Approaching auditions as learning opportunities, especially when you're trying to break into a different style or are new to the profession, can sharpen your skills while helping you avoid burnout. It also builds confidence for the auditions that matter most.
For many dancers, a "warmup" consists of sitting on the floor stretching their legs in various positions. But this strategy only reduces your muscles' ability to work properly—it negatively affects your strength, endurance, balance and speed for up to an hour.
Save your flexibility training for the end of the day. Instead, follow a warmup that will actually help prevent injury and improve your body's performance.
According to the International Association of Dance Medicine and Science, a smart warmup has four parts: "a gentle pulse-raising section, a joint mobilization section, a muscle lengthening section and a strength/balance building section."
It's easy to feel whiplashed thinking about everything Emma Portner has achieved in such a short amount of time. Last fall, the 23-year-old was the youngest woman ever to choreograph a West End production (it was based on Meat Loaf's greatest hits). This was, of course, after she already choreographed and starred in Justin Bieber's viral hit "Life is Worth Living," and before she charmed major media outlets when she secretly married actress Ellen Page. Now, she's L.A. Dance Project's first-ever artist in residence, and she's working on a commission for Toronto's Fall for Dance North Festival.
We caught up with her for our "Spotlight" series:
Last month, the International Association of Blacks in Dance's third annual ballet audition for women of color was expanded to include a separate audition for men.
The brainchild of Joan Myers Brown (founder of both Philadanco and IABD), the women's audition was created to specifically address the lack of black females in ballet. However, the success and attention that audition drew made the men feel left out, so IABD decided to give the men equal time this year.
Pina Bausch's unique form of German Tanztheater is known for raising questions. Amid water and soil, barstools and balloons, the late choreographer's work contains a distinct tinge of mystery and confrontation. Today, Tanztheater Wuppertal Pina Bausch's dancers use questions as fuel for creativity. The company's most recent project introduced a new group of performers to the stage: local high school ninth-graders from the Gesamtschule Barmen in Wuppertal, Germany, in an original work-in-progress performance called Veränderung (Change).
Before she became the 20th century's most revered ballet pedagogue, Agrippina Vaganova was a frustrated ballerina. "I was not progressing and that was a terrible thing to realize," she wrote in a rough draft of her memoirs.
She retired from the Imperial Ballet stage in 1916, and for the next 30-plus years, devoted herself to creating a "science of ballet." Her new, dynamic teaching method produced stars like Rudolf Nureyev, Alla Osipenko, and Galina Ulanova and later Natalia Makarova and Mikhail Baryshnikov. And her approach continues to influence how we think about ballet training to this day.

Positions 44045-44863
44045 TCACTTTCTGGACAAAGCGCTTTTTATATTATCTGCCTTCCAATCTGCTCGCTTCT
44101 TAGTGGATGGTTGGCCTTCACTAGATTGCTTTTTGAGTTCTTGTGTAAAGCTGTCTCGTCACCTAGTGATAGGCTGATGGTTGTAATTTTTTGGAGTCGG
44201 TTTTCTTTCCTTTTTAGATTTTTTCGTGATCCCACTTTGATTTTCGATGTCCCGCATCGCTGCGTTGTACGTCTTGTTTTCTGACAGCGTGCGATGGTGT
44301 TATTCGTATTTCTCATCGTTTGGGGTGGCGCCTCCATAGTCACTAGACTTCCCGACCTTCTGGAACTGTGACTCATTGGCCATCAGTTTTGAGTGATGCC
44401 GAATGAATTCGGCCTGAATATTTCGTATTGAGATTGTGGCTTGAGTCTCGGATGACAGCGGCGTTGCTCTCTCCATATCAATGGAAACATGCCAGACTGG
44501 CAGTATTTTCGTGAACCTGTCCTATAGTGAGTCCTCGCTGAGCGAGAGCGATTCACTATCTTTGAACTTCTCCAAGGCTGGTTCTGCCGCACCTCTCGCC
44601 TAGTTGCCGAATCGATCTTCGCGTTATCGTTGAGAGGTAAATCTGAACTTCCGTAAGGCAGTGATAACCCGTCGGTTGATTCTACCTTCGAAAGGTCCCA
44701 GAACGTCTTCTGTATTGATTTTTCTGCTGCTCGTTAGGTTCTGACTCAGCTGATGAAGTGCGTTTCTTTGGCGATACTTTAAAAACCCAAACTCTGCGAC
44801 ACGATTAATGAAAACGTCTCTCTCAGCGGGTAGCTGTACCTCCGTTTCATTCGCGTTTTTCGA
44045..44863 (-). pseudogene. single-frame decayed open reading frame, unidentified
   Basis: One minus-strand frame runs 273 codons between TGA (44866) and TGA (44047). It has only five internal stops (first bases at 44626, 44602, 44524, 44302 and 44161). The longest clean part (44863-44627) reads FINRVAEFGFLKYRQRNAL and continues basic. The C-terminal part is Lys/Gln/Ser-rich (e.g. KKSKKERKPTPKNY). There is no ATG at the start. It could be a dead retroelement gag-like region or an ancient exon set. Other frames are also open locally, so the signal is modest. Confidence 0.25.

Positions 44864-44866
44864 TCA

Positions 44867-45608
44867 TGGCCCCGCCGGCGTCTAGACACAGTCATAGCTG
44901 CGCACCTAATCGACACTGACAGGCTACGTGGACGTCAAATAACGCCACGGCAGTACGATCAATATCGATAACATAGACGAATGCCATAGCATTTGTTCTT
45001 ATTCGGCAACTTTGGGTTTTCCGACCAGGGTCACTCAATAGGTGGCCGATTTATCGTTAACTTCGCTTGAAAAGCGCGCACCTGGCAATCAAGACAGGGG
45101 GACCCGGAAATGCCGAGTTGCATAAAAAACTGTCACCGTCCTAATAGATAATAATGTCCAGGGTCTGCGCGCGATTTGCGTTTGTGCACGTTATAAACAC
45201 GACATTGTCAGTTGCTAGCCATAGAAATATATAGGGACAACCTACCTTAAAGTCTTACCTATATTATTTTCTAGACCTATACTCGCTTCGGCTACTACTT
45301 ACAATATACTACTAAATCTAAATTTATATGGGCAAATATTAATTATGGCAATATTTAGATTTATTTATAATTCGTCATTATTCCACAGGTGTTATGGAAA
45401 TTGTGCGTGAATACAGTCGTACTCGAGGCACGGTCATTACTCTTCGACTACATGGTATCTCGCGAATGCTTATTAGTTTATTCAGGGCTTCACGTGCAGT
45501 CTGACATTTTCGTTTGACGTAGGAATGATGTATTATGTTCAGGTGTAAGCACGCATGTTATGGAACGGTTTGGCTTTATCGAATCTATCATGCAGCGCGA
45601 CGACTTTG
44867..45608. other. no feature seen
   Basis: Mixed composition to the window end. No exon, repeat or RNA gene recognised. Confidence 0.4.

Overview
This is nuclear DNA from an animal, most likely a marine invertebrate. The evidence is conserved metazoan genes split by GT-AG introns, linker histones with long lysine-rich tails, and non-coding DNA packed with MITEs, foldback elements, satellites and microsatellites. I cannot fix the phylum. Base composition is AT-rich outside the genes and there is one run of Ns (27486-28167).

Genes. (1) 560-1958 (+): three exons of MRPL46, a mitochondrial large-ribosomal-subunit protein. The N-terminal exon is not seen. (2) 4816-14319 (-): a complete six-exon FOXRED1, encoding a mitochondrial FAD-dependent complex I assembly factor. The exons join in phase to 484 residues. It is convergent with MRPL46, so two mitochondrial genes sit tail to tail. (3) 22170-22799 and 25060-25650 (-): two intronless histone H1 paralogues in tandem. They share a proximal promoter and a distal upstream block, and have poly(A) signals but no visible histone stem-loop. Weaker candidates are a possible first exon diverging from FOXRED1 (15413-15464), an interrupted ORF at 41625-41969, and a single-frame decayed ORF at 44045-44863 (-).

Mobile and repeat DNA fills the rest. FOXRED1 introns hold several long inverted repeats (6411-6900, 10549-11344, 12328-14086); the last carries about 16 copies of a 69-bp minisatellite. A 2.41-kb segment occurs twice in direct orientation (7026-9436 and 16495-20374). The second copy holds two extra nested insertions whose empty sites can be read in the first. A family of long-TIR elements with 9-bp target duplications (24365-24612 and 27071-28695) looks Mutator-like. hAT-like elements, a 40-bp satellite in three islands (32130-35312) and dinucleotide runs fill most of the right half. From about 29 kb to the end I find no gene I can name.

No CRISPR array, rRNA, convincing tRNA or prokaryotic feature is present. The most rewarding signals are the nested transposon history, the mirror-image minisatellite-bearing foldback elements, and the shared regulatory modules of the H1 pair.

But is the ballet class due for an update? Demands and aesthetics have changed. So should the way dancers train change too?
I love being transgender. It's an important part of the story of why I choreograph. Although I loved dance from a very young age, I grew up never seeing a single person like me in dance. So how could I imagine a future for myself there?
The enormous barriers I had to overcome weren't internal: I didn't struggle with feelings of dysphoria, and I wasn't locked down by shame.
The dance community is heartbroken to learn that 14-year-olds Jaime Guttenberg and Cara Loughran were among the 17 people killed during the February 14 shooting at Marjory Stoneman Douglas High School in Parkland, FL.
Guttenberg was a talented competition dancer at Dance Theatre in Coconut Creek, FL, according to a report from Sun Sentinel. Dance Theatre owner Michelle McGrath Gerlick shared the below message on her Facebook page, encouraging dancers across the country to wear orange ribbons this weekend in honor of Guttenberg, whose favorite color was orange.
A statement released yesterday by New York City Ballet and School of American Ballet reported that an independent investigation was unable to corroborate allegations of harassment and abuse against former ballet master in chief Peter Martins, according to The New York Times. This marks the end of a two-month inquiry jointly launched by the two organizations in December following an anonymous letter detailing instances of harassment and violence.
The statement also included new policies for both the company and school to create safer, more respectful environments for the dancers, including hiring an independent vendor to handle employee complaints anonymously. These changes are being made despite the independent investigation, handled by outside counsel Barbara Hoey, purportedly finding no evidence of abuse.